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NHS Choices: Behind the headlines   + / -  
last updated: Tue, 22 Aug 2017 17:44:24 GMT

 Tue, 22 Aug 2017 17:30:00 GMT Gum disease linked to increased risk of Alzheimer's disease

"Gum disease sufferers 70% more likely to get dementia," The Times reports. A Taiwanese study found that people with a 10-year or longer history of chronic periodontitis (CP) had a small but significant increased risk of developing Alzheimer's disease (AD).

Gum disease is an umbrella term used to refer to a number of conditions that can affect the gums – ranging from gingivitis, which can cause bleeding gums, to CP, where extensive damage to the gums and underlying bones can lead to tooth loss. This study only looked at CP.

Previous research we discussed in 2016 did find a link between gum disease and worsening dementia symptoms. But because the people taking part in the study had already been diagnosed with dementia, the picture was muddled, as it was hard to determine a causal relationship.

This latest study found that people who had CP for at least 10 years had an estimated 70% higher risk of developing AD than people without CP.

However, although this increase was judged to be statistically significant (not the result of chance), it was still a very small increase. Only around 1 in 100 people with CP who took part in the study went on to develop AD. It was also not possible to tell whether the results were influenced by people having early undiagnosed AD, which could have led to poorer oral hygiene.

These limitations aside, the study gives another good reason to keep your teeth and gums healthy.

Read more about dental health.

Where did the story come from?

The study was carried out by researchers from Chung Shan Medical University and the National Defense Medical Center, both in Taiwan, without a specific source of funding. It was published in the peer-reviewed medical journal Alzheimer's Research and Therapy.

Coverage of the story in the newspapers was mixed. The Times' and the Mail Online's reports didn't make it entirely clear that the risk of AD only applied to people who had CP for at least 10 years.

The Mail Online also implied that brushing your teeth more could reduce the risk of dementia. Although frequent and effective teeth brushing is associated with reducing the risk of gum disease, it wasn't clear from this study whether changing teeth-brushing habits could reduce the risk of AD.

None of the news sources mentioned the possibility that some people with undiagnosed dementia might not take as good care of their teeth, leading to gum disease.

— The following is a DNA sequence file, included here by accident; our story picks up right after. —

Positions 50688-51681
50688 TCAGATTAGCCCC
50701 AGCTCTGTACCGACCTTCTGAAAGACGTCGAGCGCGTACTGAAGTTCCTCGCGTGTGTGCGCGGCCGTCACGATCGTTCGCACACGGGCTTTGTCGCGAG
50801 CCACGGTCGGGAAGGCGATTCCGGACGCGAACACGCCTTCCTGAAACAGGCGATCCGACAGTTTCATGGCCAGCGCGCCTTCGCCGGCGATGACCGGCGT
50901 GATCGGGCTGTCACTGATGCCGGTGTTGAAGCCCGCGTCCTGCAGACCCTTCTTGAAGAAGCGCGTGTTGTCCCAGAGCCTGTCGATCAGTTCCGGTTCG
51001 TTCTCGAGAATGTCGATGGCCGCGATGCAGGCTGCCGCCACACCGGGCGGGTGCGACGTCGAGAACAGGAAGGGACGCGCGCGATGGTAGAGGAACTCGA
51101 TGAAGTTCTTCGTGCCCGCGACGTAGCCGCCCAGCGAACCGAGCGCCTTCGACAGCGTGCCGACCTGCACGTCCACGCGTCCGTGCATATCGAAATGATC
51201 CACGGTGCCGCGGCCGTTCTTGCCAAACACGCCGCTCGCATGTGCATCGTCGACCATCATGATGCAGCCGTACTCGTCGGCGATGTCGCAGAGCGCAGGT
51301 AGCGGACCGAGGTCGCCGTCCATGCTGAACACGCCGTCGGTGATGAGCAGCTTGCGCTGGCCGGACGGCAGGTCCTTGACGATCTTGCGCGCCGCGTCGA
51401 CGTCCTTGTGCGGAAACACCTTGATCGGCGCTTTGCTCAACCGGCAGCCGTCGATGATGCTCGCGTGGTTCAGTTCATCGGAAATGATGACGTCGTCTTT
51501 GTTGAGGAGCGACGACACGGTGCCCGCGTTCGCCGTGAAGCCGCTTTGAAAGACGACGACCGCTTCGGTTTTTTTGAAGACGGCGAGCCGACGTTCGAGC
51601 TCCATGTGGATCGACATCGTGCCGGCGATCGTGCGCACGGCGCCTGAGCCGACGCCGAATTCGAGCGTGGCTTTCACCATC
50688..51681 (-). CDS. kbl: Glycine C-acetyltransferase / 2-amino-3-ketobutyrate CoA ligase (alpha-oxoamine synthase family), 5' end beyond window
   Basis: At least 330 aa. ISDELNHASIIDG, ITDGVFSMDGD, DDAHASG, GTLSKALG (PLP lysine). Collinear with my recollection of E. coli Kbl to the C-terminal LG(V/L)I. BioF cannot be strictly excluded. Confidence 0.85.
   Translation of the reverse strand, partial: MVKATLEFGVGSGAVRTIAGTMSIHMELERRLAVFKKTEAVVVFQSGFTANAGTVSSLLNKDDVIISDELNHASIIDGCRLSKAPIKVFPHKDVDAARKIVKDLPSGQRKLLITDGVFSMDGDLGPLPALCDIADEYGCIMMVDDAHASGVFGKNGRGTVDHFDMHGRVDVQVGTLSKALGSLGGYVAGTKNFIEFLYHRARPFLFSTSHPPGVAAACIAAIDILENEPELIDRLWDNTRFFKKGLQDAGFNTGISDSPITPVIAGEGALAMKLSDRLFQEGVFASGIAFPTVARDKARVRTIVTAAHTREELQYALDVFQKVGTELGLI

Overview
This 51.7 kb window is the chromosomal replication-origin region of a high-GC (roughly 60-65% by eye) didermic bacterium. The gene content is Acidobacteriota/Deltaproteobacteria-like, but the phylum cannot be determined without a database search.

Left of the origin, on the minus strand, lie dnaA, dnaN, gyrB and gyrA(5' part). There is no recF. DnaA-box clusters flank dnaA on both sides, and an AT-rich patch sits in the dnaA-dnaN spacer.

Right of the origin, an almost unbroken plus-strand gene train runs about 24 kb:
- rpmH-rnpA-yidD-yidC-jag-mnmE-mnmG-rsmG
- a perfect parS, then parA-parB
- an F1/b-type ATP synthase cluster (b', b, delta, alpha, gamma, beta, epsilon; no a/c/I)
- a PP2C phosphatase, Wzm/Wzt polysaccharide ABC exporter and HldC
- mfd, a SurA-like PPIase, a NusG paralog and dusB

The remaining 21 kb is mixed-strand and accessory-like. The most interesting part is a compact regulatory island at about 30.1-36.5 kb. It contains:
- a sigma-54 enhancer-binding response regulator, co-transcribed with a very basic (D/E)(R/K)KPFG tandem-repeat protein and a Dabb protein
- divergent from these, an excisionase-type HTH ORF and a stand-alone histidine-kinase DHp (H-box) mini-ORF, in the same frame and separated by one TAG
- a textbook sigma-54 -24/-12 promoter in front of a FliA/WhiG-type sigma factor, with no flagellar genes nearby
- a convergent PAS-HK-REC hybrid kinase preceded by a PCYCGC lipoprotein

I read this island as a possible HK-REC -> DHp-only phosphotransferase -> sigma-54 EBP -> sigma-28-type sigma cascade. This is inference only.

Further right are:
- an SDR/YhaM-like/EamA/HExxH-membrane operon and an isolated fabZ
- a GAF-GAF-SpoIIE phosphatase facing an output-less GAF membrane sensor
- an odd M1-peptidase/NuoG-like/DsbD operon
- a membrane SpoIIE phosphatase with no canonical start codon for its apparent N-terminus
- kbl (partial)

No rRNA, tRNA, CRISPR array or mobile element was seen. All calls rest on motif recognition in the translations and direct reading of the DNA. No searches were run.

What kind of research was this?

This was a retrospective cohort study, where researchers looked at a national health database to find people who had CP and then checked whether they developed AD at a later date, comparing them with people who did not have CP.

This is an appropriate study design for looking at how different health conditions may be related to each other over time. However, using existing health records can be difficult if data are missing or unclear, as there is rarely an opportunity to go back and clarify things.

The length of the study was determined by how long the database had been running, rather than by how long it would have been useful to follow the people in the study for.

It's also not possible to tell if the gum disease started because of poor dental hygiene due to someone being in the early stages of undiagnosed AD, rather than the other way round.

What did the research involve?

The researchers used data from the National Health Insurance Program of Taiwan, which covers 99% of the country's residents. They analysed data recorded between 1996 and 2013. Rather than looking at everyone in the database, they took a random sample of 1 million people – around 4.5% of the whole database.

From this sample, they selected two groups of people aged 50 or older to compare. The first group was made up of 9,291 people who had a diagnosis of CP. The second group was made up of 18,672 people who were similar to the first group in terms of age, sex and number of years in the dataset, but who had not received a diagnosis of CP in the time period covered by the data. Two people without CP were matched to every one person with it.

People were excluded from the study if:

  • their age or sex was not clear from the data
  • they already had a diagnosis of CP before 1997
  • they already had AD before 1997, or before CP was diagnosed

The researchers analysed the data by looking at how CP was associated with AD after taking into account various other potential confounding risk factors linked with AD. They looked at whether there were differences between the two groups over time.

A further analysis looked only at people who had CP for at least 10 years before developing AD.

What were the basic results?

By the end of the study, 115 people in the CP group (1.24%) and 208 people in the non-CP group (1.11%) had developed AD.